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Kazakhstan: Protests of presidential vote bring 500 arrests

June 9, 2019
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A detained demonstrator shouts from a police bus during an anti-government protest during the presidential elections in Nur-Sultan, the capital city of Kazakhstan, Sunday, June 9, 2019. Voters in Kazakhstan are choosing a successor to the president who had led the Central Asian country since independence from the Soviet Union, with a longtime loyalist expected to win easily. (AP Photo/Alexei Filippov)

MOSCOW (AP) — Police detained hundreds of people in Kazakhstan amid unauthorized protests of a presidential election Sunday that opponents alleged was a fake exercise in democracy.

Officers, some in riot gear with shields and helmets, broke up the demonstrations in the capital, Nur-Sultan, and in Almaty, the Central Asian country’s main commercial city. Some 500 protesters were taken to police stations, a government official said.

Three police officers were injured in the clashes, Deputy Interior Minister Marat Kozhayev said. There were no immediate reports of charges following the arrests.

The snap election was called after the unexpected March resignation of President Nursultan Nazarbayev, 78, who had led the country since its independence from the Soviet Union in 1991. Many people assumed Nazarbayev would run for re-election during a regularly scheduled presidential vote next year.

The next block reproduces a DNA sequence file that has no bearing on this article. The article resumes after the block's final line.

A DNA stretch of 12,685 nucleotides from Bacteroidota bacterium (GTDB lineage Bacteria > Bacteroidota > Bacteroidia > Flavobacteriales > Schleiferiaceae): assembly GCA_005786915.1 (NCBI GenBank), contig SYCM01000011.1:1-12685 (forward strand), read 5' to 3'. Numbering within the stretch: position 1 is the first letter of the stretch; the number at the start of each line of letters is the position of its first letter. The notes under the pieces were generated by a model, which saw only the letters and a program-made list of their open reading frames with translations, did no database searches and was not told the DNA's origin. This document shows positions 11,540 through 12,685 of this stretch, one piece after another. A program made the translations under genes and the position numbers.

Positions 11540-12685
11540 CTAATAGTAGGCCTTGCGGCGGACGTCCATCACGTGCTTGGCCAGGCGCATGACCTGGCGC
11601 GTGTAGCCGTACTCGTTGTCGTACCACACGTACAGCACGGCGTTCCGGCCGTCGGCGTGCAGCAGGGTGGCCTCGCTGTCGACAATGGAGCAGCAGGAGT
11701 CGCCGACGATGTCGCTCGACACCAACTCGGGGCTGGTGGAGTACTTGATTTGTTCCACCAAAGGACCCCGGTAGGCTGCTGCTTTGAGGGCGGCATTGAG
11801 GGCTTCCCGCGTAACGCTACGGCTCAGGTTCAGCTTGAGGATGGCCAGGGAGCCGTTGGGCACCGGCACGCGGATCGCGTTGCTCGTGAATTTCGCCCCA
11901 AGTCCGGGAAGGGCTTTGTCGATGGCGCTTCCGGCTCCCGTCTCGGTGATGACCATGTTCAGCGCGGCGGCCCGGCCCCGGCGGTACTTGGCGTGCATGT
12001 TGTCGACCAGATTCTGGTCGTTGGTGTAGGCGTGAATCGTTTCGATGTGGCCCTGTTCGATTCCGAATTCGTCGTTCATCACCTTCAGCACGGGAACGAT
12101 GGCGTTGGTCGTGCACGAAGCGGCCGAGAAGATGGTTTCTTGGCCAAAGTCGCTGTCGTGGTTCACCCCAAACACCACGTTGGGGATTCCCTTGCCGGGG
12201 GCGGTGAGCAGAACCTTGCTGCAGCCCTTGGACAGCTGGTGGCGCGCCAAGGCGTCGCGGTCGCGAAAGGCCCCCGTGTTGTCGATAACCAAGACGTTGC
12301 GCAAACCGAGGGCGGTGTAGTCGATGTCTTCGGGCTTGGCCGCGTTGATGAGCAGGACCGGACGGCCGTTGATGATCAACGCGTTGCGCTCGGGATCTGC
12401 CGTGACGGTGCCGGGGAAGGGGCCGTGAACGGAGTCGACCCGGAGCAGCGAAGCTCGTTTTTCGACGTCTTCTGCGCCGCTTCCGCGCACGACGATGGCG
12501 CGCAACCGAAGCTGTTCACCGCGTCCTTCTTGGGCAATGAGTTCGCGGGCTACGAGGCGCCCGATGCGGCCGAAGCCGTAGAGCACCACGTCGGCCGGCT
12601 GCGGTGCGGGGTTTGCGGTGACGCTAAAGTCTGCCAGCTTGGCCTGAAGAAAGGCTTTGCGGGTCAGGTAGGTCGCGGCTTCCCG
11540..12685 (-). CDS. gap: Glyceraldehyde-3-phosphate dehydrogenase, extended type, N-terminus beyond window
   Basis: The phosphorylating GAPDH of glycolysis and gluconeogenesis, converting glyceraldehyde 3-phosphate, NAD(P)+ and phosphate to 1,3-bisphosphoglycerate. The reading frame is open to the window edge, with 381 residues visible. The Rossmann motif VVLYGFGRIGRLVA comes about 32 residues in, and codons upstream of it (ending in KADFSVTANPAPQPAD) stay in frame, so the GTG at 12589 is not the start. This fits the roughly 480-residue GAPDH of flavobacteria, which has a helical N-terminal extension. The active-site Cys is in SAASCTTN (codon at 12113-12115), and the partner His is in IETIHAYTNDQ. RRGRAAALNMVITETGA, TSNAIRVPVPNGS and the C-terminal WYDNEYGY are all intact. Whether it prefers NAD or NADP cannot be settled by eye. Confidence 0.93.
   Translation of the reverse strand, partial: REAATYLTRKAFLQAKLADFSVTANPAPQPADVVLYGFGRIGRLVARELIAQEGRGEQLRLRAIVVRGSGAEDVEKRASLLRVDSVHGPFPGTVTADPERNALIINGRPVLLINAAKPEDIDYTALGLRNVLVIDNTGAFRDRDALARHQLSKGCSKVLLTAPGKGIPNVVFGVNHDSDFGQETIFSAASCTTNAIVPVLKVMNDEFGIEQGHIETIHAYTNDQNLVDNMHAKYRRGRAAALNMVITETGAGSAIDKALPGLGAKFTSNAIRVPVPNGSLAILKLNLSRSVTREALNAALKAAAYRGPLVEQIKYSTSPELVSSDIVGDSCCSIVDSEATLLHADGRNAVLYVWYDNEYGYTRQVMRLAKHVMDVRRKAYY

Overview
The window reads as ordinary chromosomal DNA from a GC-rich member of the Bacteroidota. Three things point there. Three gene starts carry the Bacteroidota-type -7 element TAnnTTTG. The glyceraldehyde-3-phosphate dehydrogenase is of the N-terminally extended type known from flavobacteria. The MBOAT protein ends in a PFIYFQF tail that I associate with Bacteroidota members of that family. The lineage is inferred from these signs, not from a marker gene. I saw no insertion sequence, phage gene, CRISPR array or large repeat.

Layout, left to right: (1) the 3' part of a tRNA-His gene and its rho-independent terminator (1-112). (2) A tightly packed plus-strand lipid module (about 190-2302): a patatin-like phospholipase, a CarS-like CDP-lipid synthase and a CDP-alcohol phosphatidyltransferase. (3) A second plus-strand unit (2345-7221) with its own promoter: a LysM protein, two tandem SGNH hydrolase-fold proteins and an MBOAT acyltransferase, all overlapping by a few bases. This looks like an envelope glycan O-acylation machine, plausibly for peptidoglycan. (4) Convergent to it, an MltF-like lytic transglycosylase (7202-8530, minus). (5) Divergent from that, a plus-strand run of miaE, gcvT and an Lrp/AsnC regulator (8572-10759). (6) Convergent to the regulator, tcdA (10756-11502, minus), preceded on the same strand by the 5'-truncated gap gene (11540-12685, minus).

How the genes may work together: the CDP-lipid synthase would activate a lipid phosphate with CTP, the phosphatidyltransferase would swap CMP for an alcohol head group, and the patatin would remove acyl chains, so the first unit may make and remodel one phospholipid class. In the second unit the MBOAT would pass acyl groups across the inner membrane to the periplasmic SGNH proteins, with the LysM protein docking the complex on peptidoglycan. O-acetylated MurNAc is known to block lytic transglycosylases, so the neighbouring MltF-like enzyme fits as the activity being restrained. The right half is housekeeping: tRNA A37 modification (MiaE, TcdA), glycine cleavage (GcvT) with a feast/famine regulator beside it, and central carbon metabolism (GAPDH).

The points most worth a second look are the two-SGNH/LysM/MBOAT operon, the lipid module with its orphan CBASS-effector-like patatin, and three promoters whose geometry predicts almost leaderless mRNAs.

The protesters alleged the election to choose his successor would not be free or fair, and had called for a voter boycott.

Nazarbayev loyalist Kassym-Jomart Tokayev, the upper house speaker who became acting president when Nazarbayev stepped down, was expected to win easily.

Seven candidates were on the ballot, including a genuine opposition figure for the first time since 2005.

The opposition candidate, Amirzhan Kossanov, said he had no complaints about possible campaign violations before Sunday’s contest.

“But the most important result, the peak of the election political process, is counting of the votes,” Kossanov said.

The national elections commission reported that about 77% of the electorate turned out to vote. Previous presidential elections had reported turnouts of more than 90%.

Kazakhstan recently has experienced rising opposition sentiment. Previous anti-government rallies took place in the spring to protest the early election, which opponents saw as an orchestrated handover of power.

One of the most prosperous former Soviet republics, large Kazakhstan stands at a crossroads between neighbors China and Russia.

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This story has been corrected to .show that Kossanov is first opposition candidate since 2005.

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